Motorists typically pay from the $600s to the $6,600s a year to insure a car, depending on the vehicle they own and their state of residence.
In South Carolina, the premium range would be about $1,000 to the $3,000s.
The figures stem from an Insure.com study focusing on the least and most expensive cars to own in terms of auto coverage.
According to the online insurance-information provider, “The iconic Jeep Wrangler Sport 4WD repeated its cheapest-to-insure title, with an average rate nationwide of $1,134. The most expensive model to insure was the 600-horsepower, $150,000 Nissan GT-R Nismo at $3,574 a year.”
Insure.com notes that SUVs, minivans and the tiny Smart fortwo headed the list of cars and trucks that command the lowest premiums to insure. By contrast, the vehicles considered the most expensive to cover were all sports cars and high-performance vehicles. Every brand cited can be purchased at Charleston area auto dealerships.
“Insurance rates are all about claims — how many and how big,” said Penny Gusner, consumer analyst at Foster City, Calif.-based Insure.com. “Cars that are cheapest to insure typically are easy to repair or have fewer claims or both.”
“The Smart’s showing may seem like a surprise,” Gusner said. “But it has racked up years of consistent below-average losses from claims, and that’s what your insurance bill reflects.”
Insure.com based its average rates on a hypothetical 40-year-old single male driver with a clean record and good credit. The motorist commutes to work 12 miles a day, has policy limits of $100,000 injury liability for one person, $300,000 for all injuries and $50,000 for property damage in an accident and carries a $500 deductible on collision and comprehensive coverage. The rate includes uninsured motorist protection.
State averages were calculated by averaging the rates for all 1,522 models surveyed for each state.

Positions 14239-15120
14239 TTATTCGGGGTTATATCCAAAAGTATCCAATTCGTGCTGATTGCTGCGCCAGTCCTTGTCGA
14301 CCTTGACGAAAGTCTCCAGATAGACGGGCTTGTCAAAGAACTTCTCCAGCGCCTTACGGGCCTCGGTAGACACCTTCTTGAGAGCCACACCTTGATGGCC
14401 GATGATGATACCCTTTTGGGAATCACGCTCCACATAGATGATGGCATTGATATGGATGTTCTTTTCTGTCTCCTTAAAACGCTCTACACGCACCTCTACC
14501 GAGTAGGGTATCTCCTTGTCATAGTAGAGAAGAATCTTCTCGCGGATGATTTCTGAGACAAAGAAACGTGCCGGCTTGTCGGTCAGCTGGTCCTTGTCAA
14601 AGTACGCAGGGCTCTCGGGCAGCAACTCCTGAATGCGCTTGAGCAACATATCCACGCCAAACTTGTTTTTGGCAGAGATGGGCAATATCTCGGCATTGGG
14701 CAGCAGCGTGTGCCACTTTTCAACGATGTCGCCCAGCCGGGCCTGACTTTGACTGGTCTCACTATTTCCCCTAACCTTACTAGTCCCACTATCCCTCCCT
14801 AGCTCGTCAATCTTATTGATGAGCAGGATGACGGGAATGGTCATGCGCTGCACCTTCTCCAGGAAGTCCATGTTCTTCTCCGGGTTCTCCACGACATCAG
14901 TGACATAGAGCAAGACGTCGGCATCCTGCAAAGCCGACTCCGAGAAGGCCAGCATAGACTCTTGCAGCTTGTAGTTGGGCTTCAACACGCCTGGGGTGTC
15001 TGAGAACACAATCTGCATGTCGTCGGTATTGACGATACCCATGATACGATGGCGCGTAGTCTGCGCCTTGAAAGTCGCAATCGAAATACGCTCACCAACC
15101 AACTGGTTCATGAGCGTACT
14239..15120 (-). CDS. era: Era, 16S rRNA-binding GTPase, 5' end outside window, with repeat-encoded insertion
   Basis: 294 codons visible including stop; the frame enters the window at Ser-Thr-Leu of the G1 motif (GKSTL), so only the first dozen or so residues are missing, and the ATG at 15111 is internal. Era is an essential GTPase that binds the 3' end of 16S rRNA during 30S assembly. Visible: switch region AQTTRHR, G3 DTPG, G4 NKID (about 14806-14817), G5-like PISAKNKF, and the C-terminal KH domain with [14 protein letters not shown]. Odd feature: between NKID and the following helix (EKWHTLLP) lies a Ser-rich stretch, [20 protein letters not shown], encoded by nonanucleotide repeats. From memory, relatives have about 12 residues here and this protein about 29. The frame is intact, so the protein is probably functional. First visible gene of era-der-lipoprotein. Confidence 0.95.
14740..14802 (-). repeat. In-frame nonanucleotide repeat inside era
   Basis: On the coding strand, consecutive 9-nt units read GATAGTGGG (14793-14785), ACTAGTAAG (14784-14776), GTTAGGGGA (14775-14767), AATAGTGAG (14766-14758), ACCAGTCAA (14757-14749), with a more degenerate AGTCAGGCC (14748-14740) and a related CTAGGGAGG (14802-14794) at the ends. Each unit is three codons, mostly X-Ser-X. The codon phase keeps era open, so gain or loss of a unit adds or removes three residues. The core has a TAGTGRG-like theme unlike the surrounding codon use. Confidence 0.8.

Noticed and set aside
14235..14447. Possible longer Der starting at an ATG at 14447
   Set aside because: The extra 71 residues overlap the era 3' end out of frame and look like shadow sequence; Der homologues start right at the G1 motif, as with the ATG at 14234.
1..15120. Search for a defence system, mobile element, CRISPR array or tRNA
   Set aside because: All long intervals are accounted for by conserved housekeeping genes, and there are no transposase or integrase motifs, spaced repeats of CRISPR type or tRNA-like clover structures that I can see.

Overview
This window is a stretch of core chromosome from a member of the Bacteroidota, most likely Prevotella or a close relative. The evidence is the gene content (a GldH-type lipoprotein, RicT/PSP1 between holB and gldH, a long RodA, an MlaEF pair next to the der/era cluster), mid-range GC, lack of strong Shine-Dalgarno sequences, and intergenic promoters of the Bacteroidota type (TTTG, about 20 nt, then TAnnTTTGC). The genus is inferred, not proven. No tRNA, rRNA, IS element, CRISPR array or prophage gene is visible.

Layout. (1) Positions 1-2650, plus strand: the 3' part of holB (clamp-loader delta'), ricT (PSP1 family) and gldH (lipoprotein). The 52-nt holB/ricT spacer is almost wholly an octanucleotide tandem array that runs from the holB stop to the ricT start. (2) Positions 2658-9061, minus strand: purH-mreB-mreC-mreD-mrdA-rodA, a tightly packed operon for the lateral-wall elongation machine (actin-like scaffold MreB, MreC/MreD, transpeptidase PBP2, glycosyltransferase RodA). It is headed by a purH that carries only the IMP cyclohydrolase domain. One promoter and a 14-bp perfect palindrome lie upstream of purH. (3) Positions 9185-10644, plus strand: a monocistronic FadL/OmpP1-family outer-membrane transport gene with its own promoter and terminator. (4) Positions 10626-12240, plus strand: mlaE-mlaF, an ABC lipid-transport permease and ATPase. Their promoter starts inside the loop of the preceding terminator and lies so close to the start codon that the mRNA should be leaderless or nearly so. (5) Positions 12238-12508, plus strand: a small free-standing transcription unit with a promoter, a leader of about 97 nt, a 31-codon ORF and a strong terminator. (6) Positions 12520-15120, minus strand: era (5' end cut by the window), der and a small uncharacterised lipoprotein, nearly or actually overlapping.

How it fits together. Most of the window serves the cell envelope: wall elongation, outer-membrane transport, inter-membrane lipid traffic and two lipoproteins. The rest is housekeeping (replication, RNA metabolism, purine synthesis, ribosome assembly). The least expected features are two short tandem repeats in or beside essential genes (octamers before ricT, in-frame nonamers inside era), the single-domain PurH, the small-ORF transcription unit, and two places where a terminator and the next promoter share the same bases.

The company said it compared prices using the same driver profile “for all models at six major insurance carriers in multiple ZIP codes in each state.”
The 2015 Jeep Wrangler Sport four-wheel drive would cost on average $1,134 a year to insure. Rates vary widely by state, however. The same driver of the new Wrangler would pay as little as $694 a year in Maine or as much as $2,027 in Michigan. It would be $1,038 in South Carolina.
At the same time, a GT-R buyer would pay $6,630 in Montana and $2,012 in Hawaii. The South Carolina rate would be $2,935.
Insure.com said its car insurance comparison page provides average insurance rates for more than 1,500 models. To check it out, visit www.insure.com/car-insurance/insurance-rates-by-car.html.
The online company at www.insure.com said it provides a “comprehensive array” of information on auto, home insurance, health and life insurance. QuinStreet Inc., one of the largest Internet marketing and media companies in the world, owns and operates Insure.com. For more information, visit www.QuinStreet.com.
Here are the Insure.com lists for the least and most expensive 2015 models by yearly premiums:
1. Jeep Wrangler Sport 4WD - $1,134
2. Jeep Patriot Sport 2WD - $1,136
3. Honda CR-V LX 4WD - $1,160
4. Dodge Grand Caravan SE Plus - $1,162
5. Honda Odyssey LX - $1,163
6. Jeep Compass Sport 2WD - $1,164
7. Subaru Outback 2.5i - $1,176
8. Ford Edge SE 2WD - $1,176
9. Smart fortwo Pure - $1,186
10. Ford Escape S 2WD - $1,190
1. Nissan GT-R Nismo - $3,574
2. Mercedes-Benz SL65 AMG Convertible - $3,573
3. Dodge SRT Viper - $3,318
4. Porsche 911 Carrera S Cabriolet - $3,216
5. Audi R8 5.2 Spyder Quattro - $3,206
6. Porsche Panamera Turbo Executive - $3,174
7. BMW 760Li - $3,147
8. BMW M6 Convertible - $3,115
9. Mercedes-Benz E63 AMG 4Matic Wagon – $3,042
10. Mercedes-Benz CLS63 AMG 4Matic Sedan - $2,972
Reach Jim Parker at 937-5542 or firstname.lastname@example.org.